I-44 Ramp at Walnut St. to Close This Weekend
The Missouri Department of Transportation will close the ramp from eastbound I-44 to Walnut this weekend. Crews will close the ramp (Exit 291B) into downtown at 9 a.m. Friday, July 25 so crews can remove the remainder of the old ramp from the Poplar St. More »
Jefferson National Expansion Memorial Expanded Hours
Contact: Bob Moore, 314-655-1600
Starting Saturday May 26th, through Labor Day, September 3rd, the Gateway Arch will operate on its summer schedule, with the visitor center and museum open from 8:00 a.m. to 10:00 p.m., and the trams running from 8:15 a.m. to 9:10 p.m. Visitors wanting to avoid the busy late-morning and mid-day periods should take advantage of the less crowded evening hours to visit the Arch.
The Tucker Theater movie, Monument to the Dream will be shown throughout the day on the hour beginning at 9:00 a.m. with the last show at 8:00 p.m. The giant-screen Odyssey Theater features two films Great American West, (showing at 9:30 a.m., 11:30 a.m., 1:30 p.m., 3:30 p.m., 5:30 p.m., 7:30 p.m.) and Alaska: Spirit of the Wild (showing at 10:30 a.m., 12:30 p.m., 2:30 p.m., 4:30 p.m., 6:30 p.m., 8:30 p.m.).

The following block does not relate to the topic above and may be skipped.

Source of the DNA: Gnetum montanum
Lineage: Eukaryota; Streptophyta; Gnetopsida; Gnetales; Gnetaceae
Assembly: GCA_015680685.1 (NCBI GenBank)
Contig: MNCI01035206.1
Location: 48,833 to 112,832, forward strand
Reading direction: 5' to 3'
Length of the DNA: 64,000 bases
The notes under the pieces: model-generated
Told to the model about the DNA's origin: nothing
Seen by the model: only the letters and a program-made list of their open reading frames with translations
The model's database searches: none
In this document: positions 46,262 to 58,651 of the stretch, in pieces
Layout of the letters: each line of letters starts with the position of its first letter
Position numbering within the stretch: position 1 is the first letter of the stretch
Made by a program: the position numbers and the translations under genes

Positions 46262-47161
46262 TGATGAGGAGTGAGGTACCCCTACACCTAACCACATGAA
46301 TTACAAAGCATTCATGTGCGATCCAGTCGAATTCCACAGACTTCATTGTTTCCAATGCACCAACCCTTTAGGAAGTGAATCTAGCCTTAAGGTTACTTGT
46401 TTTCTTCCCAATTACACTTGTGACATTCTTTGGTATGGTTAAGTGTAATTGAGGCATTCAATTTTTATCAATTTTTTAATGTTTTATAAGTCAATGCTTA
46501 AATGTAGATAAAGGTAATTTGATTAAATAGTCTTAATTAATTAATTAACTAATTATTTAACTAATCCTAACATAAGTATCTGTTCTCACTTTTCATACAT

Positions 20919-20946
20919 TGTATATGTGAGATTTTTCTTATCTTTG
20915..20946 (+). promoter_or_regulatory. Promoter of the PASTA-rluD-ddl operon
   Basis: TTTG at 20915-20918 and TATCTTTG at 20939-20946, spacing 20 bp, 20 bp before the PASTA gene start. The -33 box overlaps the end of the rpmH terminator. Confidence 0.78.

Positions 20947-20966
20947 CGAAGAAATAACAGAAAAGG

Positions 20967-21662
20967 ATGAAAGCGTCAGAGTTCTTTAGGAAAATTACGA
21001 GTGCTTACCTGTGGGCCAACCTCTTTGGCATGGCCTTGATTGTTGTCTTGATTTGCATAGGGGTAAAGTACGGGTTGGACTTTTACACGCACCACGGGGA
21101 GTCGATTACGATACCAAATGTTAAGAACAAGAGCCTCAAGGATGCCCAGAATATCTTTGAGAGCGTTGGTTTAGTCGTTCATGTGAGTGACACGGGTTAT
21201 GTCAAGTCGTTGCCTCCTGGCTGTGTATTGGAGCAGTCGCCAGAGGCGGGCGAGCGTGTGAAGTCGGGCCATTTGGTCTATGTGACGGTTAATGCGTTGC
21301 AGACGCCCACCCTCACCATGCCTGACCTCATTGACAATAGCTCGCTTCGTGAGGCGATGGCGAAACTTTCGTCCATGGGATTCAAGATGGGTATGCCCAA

Open September 20, 2006 thru September 23, 2007, Lewis and Clark: Remaking the American West, 1808-1838 on display in the Special Exhibit Gallery in the Museum of Westward Expansion, takes a look at an aspect of the explorers’ lives not usually discussed: their role in bringing American policies, laws, and commerce to St. Louis and the trans-Mississippi West, including the controversial removal of Indian tribes from their homelands. Period artifacts, books and documents brings the world the explorers knew between 1808 and 1838 to life while charting the importance of St. Louis to their story.
Daily programs and guided tours will be provided by rangers in the Museum of Westward Expansion at designated times each day. All ranger-led and special museum programs are FREE of charge. Fees are charged for the tram ride to the top of the Gateway Arch and for the films shown in the Gateway Arch visitor center. Advance tickets may be purchased at www.gatewayarch.com.
Did You Know?
On September 10, 1804 on Cedar Island, in South Dakota, William Clark discovered the fossilized remains of the ribs, backbone and teeth of a plesiosaur. Plesiosaurs were animals who lived at the same time as the dinosaurs, but swam rather than walking on land. Clark thought it was a giant fish bone! More...